Will Congress Deliver the Relief Communities Need to Avoid Fiscal Calamity?

“Every municipality — regardless of size — will be impacted.”

That was the message planners attending NPC20 @ Home heard from National League of Cities (NLC) CEO Clarence Anthony in his keynote remarks detailing the economic fallout cities, towns, and villages are already experiencing as a result of the coronavirus pandemic.

Providing further context for this sobering outlook, Matt Chase, CEO of the National Association of Counties (NACo), added that counties are facing a staggering $144 billion in lost revenue over the next 18 months, according to new research from NACo.

The combination of skyrocketing costs for essential services and the precipitous drop in local government revenues because of COVID-19 will undoubtedly impact municipal employees and services — including planners employed by or contracted with municipalities.

While fiscal forecasts for communities are alarming, both leaders pointed to additional federal aid as one way to safeguard municipal employees vulnerable to severe budget cuts. But getting the kind of big, immediate relief and rescue funding communities need to respond to the historic economic downturn requires a broad-based coalition of advocates — including planners — uniting around one central message.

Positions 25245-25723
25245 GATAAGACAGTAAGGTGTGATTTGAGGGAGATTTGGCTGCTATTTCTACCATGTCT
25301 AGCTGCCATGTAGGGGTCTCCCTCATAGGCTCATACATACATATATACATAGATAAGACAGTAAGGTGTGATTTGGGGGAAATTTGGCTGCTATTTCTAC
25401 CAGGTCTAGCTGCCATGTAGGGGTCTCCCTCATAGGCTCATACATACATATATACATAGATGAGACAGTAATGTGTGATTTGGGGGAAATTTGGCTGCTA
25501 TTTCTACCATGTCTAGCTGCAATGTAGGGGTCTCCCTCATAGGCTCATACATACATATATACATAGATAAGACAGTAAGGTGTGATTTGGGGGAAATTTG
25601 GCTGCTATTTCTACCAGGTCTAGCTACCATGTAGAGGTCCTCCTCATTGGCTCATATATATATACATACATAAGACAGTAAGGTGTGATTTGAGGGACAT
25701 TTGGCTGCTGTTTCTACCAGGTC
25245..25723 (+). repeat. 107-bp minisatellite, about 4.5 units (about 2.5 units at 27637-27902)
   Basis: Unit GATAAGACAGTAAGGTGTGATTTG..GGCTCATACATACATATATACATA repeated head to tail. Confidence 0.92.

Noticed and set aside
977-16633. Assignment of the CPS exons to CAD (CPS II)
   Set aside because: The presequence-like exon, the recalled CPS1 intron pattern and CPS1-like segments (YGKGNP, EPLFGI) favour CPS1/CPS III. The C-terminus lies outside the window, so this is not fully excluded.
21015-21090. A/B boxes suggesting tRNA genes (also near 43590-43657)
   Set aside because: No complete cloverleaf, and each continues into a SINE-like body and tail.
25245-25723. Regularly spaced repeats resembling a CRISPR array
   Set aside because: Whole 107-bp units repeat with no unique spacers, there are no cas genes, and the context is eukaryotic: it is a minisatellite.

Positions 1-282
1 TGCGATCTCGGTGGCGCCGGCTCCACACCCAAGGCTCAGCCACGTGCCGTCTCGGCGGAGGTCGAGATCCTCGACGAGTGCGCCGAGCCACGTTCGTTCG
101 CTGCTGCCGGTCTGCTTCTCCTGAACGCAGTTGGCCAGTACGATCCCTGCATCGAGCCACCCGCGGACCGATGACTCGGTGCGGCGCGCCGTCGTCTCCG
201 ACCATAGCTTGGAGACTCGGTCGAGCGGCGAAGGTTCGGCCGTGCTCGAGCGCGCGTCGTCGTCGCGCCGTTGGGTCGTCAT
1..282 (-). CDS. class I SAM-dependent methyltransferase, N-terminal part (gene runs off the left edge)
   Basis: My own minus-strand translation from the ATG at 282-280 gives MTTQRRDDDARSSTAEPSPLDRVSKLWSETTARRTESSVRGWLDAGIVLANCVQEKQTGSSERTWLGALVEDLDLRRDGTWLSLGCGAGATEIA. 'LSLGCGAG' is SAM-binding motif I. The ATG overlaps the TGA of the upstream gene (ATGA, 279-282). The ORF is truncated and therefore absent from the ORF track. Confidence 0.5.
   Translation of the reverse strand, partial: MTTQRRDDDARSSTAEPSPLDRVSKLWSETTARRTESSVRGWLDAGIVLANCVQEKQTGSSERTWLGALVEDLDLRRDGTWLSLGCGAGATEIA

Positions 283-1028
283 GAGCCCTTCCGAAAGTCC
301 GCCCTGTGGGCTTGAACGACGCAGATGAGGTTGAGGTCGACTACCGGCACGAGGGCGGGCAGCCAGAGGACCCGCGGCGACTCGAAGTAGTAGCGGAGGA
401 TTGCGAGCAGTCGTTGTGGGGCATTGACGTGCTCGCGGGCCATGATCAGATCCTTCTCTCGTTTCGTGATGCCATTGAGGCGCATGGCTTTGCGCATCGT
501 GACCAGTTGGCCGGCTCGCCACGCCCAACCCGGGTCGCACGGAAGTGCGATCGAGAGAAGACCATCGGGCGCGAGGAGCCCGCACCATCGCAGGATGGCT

Congress must quickly provide local governments and states with more direct, flexible funding — our communities’ essential services and the hardworking employees who provide them depend on it.

 

We Need You

Urge Congress to include direct relief aid for localities in the next wave stimulus funding by sharing APA’s message with your elected officials.

APA is closely working with NACo, NLC, and other national organizations representing the interests of local and state governments to make sure that our federal partners in Congress understand the essential role that states and localities play in meeting both immediate response needs and laying the groundwork for recovery.

The road to recovery and rebuilding runs through local governments and communities. This fight is not over — but it is going to require that planners from every community speak out now.

As communities prepare for uncertain fiscal futures, planners should bear in mind Anthony’s closing remarks, “Cities won’t go back. We will go forward.”

Historically, cities have found creative ways to overcome major hardship, but recovery can take many forms and timelines. Federal policy is pivotal in supporting communities as the engine of recovery, and making sure that recovery is swift and includes all.

Watch the Conference Keynote

Watch the entire NPC20 @ Home keynote — On the Frontlines of Response and Recovery — on APA Learn.

Top image: Photo by Stephanie Jenkins from Pixabay.


About the Author
Emily Pasi is APA's public affairs manager.

May 7, 2020

By Emily Pasi